Creating A Budget That Works
A while back I wrote 8 tips for effective budgeting. In that article I pointed out that it took nearly 10 years for us to come up with a method that works really well for us. One of the biggest hurdles for setting a budget is finding a system that works for you. There is no one system that will work for everybody, if there was there wouldn’t be as many budgeting products on the market.
Here is an outline of how we implemented a budgeting system in our home that has been working quite well for us for the past couple of years.
A budgeting system that works for us.
1. Begin with the end in mind. If you’ve been reading Serene Journey for a while you’ll notice we use this as a starting point for a lot of things. Beginning with the end in mind is so important and is a great place to start any decision making process, even budgeting. Ask yourself the following questions:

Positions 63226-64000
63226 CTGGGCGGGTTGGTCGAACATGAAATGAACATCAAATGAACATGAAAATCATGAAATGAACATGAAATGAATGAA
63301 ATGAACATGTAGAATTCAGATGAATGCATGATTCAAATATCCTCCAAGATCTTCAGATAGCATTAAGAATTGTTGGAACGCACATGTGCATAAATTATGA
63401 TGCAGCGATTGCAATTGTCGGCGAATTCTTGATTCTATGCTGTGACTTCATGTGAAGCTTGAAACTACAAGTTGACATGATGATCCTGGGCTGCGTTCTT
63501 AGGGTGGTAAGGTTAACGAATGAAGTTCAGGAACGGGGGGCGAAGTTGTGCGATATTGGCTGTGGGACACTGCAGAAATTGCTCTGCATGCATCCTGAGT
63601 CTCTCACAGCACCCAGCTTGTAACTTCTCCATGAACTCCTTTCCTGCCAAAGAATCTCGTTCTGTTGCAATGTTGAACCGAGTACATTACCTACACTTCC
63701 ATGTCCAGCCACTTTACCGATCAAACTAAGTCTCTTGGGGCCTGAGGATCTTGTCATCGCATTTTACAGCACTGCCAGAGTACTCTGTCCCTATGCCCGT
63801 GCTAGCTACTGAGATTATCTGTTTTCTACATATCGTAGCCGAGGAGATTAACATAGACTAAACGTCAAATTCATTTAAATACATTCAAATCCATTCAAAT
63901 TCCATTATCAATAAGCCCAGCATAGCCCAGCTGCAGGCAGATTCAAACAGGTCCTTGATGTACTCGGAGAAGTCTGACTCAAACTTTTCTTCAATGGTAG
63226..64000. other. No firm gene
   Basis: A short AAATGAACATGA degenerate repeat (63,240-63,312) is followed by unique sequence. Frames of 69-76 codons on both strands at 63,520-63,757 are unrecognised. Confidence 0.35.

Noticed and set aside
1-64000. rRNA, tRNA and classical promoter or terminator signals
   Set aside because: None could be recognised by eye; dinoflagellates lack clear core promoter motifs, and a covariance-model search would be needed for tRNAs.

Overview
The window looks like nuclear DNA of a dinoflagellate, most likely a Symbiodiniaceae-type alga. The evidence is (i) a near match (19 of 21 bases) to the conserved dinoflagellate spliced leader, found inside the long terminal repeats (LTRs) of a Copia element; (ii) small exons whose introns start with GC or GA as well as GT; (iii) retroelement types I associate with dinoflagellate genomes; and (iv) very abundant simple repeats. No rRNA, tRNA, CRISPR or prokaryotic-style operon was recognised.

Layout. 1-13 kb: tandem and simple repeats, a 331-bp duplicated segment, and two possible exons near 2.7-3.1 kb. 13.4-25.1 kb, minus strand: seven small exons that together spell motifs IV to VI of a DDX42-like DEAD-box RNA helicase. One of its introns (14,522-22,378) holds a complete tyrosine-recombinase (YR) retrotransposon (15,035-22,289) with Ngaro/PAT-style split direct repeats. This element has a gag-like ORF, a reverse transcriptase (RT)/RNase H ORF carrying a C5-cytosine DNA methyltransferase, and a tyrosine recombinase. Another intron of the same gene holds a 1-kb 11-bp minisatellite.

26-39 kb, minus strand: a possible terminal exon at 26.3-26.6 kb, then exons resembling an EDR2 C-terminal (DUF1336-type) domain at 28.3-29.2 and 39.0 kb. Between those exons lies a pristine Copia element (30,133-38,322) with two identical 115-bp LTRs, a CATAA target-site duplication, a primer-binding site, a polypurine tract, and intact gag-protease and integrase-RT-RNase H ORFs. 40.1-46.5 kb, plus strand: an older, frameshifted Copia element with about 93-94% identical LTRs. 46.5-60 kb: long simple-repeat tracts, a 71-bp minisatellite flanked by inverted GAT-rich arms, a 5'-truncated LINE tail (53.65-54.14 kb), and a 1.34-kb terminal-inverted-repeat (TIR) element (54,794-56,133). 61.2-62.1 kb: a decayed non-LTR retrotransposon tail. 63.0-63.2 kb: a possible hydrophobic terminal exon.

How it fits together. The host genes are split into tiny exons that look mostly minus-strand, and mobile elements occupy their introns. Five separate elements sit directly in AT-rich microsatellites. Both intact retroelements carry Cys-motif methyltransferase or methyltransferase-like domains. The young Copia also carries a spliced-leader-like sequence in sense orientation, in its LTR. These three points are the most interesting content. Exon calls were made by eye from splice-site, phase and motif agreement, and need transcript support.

- What are your long term financial goals? (Mortgage paid off, have enough money to support you during retirement, passive income etc.)
- What are your short term financial goals? (Emergency fund, pay off credit card debt, spend less than you earn, etc.)
Once you know what direction you want to be going in you can put the next steps in place.
2. Track it. Track your spending habits for 1-2 months. Don’t just guess-timate but have real numbers. Either write in a notebook what you’ve spent or just throw receipts into a drawer, it doesn’t matter how elaborate or pretty this part of the process is; what matters is that you keep track of ALL of it. At the end of a month or two categorize your spending into two categories fixed expenses and variable expenses.